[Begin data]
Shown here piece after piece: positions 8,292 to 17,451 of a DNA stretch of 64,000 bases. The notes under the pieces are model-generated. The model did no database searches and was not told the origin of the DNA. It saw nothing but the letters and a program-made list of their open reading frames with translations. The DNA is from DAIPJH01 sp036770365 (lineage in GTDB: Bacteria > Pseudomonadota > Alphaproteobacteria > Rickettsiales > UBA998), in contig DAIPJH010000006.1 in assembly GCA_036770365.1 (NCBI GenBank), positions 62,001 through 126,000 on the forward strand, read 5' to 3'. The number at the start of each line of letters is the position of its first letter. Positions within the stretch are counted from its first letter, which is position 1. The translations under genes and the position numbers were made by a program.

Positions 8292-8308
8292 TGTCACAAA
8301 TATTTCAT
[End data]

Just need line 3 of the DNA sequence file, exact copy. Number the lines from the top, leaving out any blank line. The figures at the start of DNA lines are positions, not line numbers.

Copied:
8292 TGTCACAAA